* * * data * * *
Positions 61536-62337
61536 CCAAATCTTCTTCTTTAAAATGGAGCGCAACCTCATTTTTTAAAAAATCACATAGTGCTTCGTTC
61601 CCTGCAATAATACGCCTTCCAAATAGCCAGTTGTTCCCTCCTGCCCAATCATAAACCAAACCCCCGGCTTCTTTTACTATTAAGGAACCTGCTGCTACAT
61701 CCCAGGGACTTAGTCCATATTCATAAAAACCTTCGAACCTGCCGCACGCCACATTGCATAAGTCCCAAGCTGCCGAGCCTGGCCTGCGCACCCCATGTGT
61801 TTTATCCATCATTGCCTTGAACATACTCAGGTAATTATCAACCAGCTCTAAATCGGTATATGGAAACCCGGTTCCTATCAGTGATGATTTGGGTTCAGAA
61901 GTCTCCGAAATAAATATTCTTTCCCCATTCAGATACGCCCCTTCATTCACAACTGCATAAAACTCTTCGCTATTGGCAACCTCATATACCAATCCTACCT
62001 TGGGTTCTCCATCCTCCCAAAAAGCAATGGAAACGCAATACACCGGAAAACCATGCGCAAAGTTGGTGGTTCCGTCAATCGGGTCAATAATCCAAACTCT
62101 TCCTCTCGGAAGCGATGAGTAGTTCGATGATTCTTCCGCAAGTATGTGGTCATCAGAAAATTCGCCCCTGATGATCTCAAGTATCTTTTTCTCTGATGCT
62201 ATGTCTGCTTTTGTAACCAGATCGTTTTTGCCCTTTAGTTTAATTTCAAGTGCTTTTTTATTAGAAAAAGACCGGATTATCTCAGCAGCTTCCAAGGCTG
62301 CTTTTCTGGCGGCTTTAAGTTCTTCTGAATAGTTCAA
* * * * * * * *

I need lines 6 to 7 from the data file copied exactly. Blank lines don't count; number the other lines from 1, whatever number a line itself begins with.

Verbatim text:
61901 GTCTCCGAAATAAATATTCTTTCCCCATTCAGATACGCCCCTTCATTCACAACTGCATAAAACTCTTCGCTATTGGCAACCTCATATACCAATCCTACCT
62001 TGGGTTCTCCATCCTCCCAAAAAGCAATGGAAACGCAATACACCGGAAAACCATGCGCAAAGTTGGTGGTTCCGTCAATCGGGTCAATAATCCAAACTCT